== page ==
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Page last updated at 07:33 GMT, Wednesday, 2 June 2010 08:33 UK
Male and female hedgehogs prefer different gardens
By Jody Bourton
Earth News reporter

Hedgehog in a garden
House hunting, the urban hedgehog

A study of urban hedgehogs has found they prefer certain types of garden.

Female hedgehogs prefer to use the back gardens of semi-detached and terraced houses, rather than detached homes.

Such gardens provide ample food, but are safer, as female hedgehogs are less likely to be attacked by urban badgers, or be disturbed by dogs or people.

However, male hedgehogs take more risks and are more likely to roam across gardens of larger detached houses to find new mates, finds the study.

Details of the study are published in the journal Animal Behaviour.

Late night life

Hedgehogs (Erinaceus europaeus) living in an urban environment have to adapt to many obstacles and potential hazards, including the threat of busy roads, pet dogs and a lack of suitable habitat.

Life in towns is quite hard, and this is the first study to highlight some of these problems and how the hedgehogs adapt
Professor Stephen Harris
University of Bristol, Bristol, UK

In order to understand how they behave, scientists used small radio transmitters to track the night time movement of hedgehogs in the city of Bristol, UK.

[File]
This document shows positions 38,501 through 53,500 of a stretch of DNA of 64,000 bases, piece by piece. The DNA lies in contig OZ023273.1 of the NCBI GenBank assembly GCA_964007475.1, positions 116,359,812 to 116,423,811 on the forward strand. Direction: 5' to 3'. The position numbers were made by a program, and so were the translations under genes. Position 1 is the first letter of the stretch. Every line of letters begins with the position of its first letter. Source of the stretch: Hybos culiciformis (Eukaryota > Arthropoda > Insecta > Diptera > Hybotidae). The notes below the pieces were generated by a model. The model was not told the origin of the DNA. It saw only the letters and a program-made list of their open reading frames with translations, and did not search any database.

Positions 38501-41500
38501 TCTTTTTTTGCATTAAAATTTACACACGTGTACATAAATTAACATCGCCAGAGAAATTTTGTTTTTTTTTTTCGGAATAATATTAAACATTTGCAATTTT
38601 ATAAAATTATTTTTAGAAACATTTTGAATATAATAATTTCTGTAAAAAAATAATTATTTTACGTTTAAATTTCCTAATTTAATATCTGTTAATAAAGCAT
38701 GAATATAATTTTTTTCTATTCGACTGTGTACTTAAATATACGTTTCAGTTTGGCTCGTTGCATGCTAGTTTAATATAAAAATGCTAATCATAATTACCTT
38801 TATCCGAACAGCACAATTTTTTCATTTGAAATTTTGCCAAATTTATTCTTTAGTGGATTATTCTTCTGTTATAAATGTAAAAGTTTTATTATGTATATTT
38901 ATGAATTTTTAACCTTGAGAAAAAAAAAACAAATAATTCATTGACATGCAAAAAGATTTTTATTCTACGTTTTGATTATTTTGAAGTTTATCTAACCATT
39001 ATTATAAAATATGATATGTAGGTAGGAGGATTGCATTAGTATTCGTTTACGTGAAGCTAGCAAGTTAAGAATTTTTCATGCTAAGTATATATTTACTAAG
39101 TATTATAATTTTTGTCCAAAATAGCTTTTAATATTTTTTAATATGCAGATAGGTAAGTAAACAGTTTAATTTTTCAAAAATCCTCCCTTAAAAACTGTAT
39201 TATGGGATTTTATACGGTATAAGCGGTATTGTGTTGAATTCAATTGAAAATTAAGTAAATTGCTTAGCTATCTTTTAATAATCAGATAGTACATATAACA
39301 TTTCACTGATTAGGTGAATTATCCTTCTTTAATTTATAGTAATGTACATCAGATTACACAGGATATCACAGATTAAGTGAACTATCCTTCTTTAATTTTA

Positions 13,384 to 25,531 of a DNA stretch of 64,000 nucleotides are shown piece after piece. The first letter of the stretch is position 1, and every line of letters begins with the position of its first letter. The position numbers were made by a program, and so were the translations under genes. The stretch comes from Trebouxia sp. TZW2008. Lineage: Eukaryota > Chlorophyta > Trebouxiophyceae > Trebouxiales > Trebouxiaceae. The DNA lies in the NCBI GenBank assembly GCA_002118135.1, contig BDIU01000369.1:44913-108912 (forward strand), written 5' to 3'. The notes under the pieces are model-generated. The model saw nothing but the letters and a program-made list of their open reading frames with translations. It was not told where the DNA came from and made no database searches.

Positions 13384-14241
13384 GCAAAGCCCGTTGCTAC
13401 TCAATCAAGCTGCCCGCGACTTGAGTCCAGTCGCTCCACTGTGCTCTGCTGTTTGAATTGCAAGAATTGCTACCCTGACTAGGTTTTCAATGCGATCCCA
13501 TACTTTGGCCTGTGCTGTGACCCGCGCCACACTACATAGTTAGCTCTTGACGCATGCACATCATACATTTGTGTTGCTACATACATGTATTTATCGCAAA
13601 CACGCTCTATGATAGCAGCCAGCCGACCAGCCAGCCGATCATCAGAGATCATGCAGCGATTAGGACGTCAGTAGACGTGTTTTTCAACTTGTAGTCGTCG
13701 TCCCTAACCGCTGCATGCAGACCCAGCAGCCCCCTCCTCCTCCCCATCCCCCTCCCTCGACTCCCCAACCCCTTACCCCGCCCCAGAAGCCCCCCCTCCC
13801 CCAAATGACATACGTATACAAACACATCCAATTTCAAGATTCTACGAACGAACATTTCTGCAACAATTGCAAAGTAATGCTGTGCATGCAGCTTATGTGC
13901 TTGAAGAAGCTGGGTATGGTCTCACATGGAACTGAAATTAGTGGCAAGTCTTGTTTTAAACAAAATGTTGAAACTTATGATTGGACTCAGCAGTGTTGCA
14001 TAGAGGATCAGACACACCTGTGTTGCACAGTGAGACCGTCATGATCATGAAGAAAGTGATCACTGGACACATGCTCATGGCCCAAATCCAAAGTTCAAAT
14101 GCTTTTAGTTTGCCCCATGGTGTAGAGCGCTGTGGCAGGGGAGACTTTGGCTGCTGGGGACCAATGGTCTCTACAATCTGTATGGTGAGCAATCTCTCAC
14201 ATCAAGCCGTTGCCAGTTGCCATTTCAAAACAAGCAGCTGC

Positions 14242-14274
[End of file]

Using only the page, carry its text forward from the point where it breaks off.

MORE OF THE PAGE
This revealed hedgehogs are more active after midnight than before, perhaps in response to the marked reduction in human activity during the small hours of the morning.

This was true even when the weather was warm, and levels of food were high, further suggesting that avoiding people and dogs is a major part of their survival strategy.

"I was particularly surprised by the fact that the hedgehogs were so much less active before midnight," says Professor Stephen Harris of the University of Bristol who undertook the study with colleagues from the University of Reading, UK.

"The risks posed by people, dogs and cars must be so high that they reduce their activity levels despite the food that is available."

Hedgehogs prefer back gardens rather than front gardens.

Again, this may be because these are places where the insectivores are not exposed to humans or pet dogs being walked at night.

"There is a popular misconception that life for hedgehogs is a lot easier in towns, and that hedgehogs are more abundant in towns than in the countryside.


"In fact, life in towns is quite hard, and this is the first study to highlight some of these problems and how the hedgehogs adapt," says Prof Harris.

The research also reveals that male hedgehogs choose different houses than females.

Urban badgers prefer to visit larger detached house gardens, which are easier to access and have more food.

Badgers predate on hedgehogs and female hedgehogs avoid them by preferring the relatively safer gardens of semi-detached and terraced houses.

Males though prefer the larger gardens of detached houses in the study area.

"Males take big risks in order to spread their genes," says Professor Harris.


In other areas this pattern may differ.

"Many urban areas do not have badgers, and so in other areas I would expect [female] hedgehogs to use large detached gardens as well," Prof Harris says.

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